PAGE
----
Pregnancy Care Guidelines Review

Closes 15 Nov 2018

Opened 16 Oct 2018

Overview

This consultation is seeking feedback as part of a review of selected topics under the Pregnancy Care Guidelines.

The topics included in this consultation are:

  • Cervical length measurement to predict preterm birth
  • Syphilis
  • Chlamydia
  • Cytomegalovirus
  • Prolonged pregnancy

Pregnancy Care Guidelines

The Pregnancy Care Guidelines are designed to support Australian maternity services to provide high-quality, evidence-based antenatal care to healthy pregnant women. They are intended for all health professionals who contribute to antenatal care including midwives, obstetricians, general practitioners, practice nurses, maternal and child health nurses, Aboriginal and Torres Strait Islander health workers and allied health professionals. They are implemented at national, state, territory and local levels to provide consistency of antenatal care in Australia and ensure maternity services provide high-quality, evidence-based maternity care. The Pregnancy Care Guidelines cover a wide range of topics including routine physical examinations, screening tests and social and lifestyle advice for women with an uncomplicated pregnancy.

The Pregnancy Care Guidelines were originally released in two modules known as the Clinical Practice Guidelines - Antenatal Care (Antenatal Care Guidelines). Modules 1 and 2 of the Antenatal Care Guidelines have now been combined and updated to form a single set of consolidated guidelines that were renamed Pregnancy Care Guidelines and publicly released in February 2018. The complete history of the development of the Pregnancy Care Guidelines can be found in the Clinical Practice Guidelines: Pregnancy Care, Administrative Report at: https://beta.health.gov.au/resources/publications/pregnancy-care-guidelines-and-related-documents

Review of the Pregnancy Care Guidelines

The Department of Health is undertaking a staged review of the Guidelines to ensure that they remain current and evidence-based. An Expert Working Group (EWG) is overseeing the review of the Guidelines and has prioritised topics for review.  Syphilis, Chlamydia, Cervical length, Cytomegalovirus and Prolonged pregnancy are amongst the topics that the EWG rated as high priority. Cervical length is a new topic being considered that is for inclusion in the chapter on preterm birth.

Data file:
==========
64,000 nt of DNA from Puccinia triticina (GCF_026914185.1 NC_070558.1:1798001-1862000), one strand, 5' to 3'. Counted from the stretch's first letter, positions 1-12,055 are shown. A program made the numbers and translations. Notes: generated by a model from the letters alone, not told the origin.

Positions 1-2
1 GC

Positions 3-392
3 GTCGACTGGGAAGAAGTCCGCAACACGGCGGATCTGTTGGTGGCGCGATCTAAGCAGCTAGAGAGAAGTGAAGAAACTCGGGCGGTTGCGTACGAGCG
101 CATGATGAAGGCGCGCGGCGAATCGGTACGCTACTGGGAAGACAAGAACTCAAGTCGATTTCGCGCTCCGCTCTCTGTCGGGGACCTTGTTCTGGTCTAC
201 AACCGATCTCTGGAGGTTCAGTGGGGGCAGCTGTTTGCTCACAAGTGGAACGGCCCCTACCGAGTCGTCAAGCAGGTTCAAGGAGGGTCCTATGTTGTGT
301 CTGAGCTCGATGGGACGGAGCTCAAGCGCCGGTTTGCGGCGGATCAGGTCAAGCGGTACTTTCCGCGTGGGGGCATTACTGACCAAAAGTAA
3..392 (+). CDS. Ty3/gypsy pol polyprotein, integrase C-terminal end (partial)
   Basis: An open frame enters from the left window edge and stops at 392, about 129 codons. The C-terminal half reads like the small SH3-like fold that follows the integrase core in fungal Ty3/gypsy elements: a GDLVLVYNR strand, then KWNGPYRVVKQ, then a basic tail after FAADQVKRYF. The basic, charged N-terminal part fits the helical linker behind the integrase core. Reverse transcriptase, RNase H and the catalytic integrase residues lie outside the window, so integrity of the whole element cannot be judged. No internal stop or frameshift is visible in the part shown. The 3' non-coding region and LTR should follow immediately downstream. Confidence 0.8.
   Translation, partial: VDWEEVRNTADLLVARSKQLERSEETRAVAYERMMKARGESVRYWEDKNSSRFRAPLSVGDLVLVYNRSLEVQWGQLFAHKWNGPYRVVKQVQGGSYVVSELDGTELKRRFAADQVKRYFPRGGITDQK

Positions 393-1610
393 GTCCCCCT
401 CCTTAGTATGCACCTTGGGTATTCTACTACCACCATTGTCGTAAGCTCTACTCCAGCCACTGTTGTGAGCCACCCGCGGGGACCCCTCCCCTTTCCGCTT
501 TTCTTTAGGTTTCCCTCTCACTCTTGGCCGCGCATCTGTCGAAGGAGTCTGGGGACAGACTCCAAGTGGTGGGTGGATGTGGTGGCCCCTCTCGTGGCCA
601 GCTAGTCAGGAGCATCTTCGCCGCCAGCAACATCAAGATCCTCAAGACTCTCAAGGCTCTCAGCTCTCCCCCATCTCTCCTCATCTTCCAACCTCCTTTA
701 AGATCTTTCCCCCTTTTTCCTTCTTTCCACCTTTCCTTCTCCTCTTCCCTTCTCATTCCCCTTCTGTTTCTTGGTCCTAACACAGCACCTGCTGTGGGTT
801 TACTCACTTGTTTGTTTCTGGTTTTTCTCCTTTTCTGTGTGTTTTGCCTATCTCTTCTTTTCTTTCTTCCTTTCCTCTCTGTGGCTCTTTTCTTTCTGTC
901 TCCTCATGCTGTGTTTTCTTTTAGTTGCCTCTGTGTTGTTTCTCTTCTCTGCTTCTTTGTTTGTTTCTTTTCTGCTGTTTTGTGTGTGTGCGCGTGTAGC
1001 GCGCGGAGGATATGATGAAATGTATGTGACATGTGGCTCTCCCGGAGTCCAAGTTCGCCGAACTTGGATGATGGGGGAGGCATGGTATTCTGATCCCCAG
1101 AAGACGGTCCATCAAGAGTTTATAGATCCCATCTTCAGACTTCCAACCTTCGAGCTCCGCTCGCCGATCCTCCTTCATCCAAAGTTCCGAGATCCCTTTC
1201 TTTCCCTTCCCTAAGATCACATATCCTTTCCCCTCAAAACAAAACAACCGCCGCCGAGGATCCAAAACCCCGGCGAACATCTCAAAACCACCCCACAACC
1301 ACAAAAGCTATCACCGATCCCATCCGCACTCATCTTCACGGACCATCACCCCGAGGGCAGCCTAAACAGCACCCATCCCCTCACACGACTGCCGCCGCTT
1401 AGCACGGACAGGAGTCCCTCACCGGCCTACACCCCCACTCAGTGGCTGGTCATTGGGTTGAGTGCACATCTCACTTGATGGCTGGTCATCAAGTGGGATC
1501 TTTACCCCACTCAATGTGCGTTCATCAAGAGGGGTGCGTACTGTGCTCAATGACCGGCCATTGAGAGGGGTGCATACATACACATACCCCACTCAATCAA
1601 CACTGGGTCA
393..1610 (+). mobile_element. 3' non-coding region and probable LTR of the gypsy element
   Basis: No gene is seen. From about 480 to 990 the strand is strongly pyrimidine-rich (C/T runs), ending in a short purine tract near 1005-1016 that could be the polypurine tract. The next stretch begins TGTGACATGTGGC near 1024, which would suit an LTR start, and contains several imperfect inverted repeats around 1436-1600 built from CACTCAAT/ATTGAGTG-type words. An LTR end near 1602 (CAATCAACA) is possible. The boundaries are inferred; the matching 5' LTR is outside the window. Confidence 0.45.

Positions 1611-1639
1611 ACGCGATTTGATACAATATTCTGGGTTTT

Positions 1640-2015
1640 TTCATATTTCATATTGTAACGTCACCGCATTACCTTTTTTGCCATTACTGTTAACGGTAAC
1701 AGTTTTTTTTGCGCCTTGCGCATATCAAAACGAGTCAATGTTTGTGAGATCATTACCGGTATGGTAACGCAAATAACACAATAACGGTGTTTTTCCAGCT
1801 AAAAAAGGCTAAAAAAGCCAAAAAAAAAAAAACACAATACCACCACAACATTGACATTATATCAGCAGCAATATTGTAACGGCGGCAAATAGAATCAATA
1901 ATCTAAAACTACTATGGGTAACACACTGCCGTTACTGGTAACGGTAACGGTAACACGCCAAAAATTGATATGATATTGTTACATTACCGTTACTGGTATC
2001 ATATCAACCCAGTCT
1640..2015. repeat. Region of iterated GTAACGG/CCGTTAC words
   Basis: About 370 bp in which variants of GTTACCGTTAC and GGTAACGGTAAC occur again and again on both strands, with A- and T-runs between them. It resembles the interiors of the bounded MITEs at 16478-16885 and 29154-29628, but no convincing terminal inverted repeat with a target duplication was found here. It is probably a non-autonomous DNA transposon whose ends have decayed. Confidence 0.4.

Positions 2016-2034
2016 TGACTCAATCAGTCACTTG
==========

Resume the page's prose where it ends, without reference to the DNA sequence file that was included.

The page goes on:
Following consultation, the draft Guidelines will be submitted to the National Health and Medical Research Council (NHMRC) for its approval under section 14A of the NHMRC Act.

Additional topics are currently being reviewed, along with some new topics, and are expected to be released for public consultation in early to mid 2019.

Three key professional colleges (Australian College of Midwives, Royal Australian and New Zealand College of Obstetricians and Gynaecologists and Royal Australian College of General Practitioners) were invited to provide feedback on the selected topics and research questions, which resulted in some revision to the research questions.

Whilst each stage of the review does not include all topics contained in the Pregnancy Care Guidelines, it is anticipated that a further review stage will commence later in 2019.

Why We Are Consulting

The evidence on selected topics has been reviewed to ensure the recommendations are consistent with the latest evidence to ensure pregnant women receive high quality, evidence based antenatal care.

This consultation is seeking feedback on the Pregnancy Care Guidelines public consultation draft (please also see also links to the evidence evaluation reports below, in ‘Related Documents’) which focuses on the following topics:

Clinical assessment 

  • Cervical length measurement to predict preterm birth

Routine maternal testing

  • Syphilis
  • Chlamydia
  • Cytomegalovirus

Clinical assessment in late pregnancy

  • Prolonged pregnancy

Submissions close on 15 November 2018.

You can make a submission via email to eac@health.gov.au.

Audiences

  • Aboriginal and Torres Strait Islander People
  • Men
  • Women
  • Families
  • Parents
  • Academics
  • Non-government organisations
  • State government agencies
  • Commonwealth agencies
  • Local governments
  • Health professionals
  • Health workforce
  • General public
  • Community groups
  • Businesses
  • Contracted Service Providers

Interests

  • Hospitals
  • Rural health services
  • Women's health
  • Children's health
  • Learning and development
  • Alcohol
  • Tobacco
  • Communicable diseases
  • Mental health
  • Drugs and substance abuse
  • Food standards
  • Immunisation
  • Aboriginal and Torres Strait Islander health
  • Preventative health